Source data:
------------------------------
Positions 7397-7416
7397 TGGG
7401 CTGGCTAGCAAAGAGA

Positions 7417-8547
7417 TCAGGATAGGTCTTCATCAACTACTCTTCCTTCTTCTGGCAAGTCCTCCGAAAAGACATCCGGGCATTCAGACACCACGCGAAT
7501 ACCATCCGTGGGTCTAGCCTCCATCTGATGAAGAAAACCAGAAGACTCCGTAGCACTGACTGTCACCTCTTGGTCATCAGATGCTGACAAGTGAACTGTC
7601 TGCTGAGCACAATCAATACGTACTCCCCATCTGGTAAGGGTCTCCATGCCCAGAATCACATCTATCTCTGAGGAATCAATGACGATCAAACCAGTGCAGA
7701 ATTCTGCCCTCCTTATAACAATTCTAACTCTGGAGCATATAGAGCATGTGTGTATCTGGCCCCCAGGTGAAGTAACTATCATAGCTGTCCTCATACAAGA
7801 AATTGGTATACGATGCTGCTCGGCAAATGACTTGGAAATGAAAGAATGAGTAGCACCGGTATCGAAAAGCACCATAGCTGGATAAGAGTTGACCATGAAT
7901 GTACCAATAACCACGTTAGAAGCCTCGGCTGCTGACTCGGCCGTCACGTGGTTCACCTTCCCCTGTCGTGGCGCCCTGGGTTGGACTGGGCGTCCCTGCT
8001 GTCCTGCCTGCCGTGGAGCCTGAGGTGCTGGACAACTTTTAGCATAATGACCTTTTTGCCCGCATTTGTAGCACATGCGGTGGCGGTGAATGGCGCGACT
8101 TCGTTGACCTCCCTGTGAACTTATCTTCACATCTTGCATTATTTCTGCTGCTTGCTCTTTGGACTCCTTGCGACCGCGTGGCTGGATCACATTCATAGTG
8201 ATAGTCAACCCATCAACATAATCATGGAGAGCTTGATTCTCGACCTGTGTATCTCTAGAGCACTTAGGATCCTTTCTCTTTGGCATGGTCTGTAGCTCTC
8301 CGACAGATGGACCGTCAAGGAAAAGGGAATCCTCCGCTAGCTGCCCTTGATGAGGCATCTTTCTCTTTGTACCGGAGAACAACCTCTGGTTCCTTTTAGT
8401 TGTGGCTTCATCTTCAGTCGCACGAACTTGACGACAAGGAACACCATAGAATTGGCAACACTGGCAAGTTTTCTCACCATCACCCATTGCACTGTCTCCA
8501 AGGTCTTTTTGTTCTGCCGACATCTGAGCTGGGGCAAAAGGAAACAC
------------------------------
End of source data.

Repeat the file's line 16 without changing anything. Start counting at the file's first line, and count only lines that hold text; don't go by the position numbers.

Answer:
8501 AGGTCTTTTTGTTCTGCCGACATCTGAGCTGGGGCAAAAGGAAACAC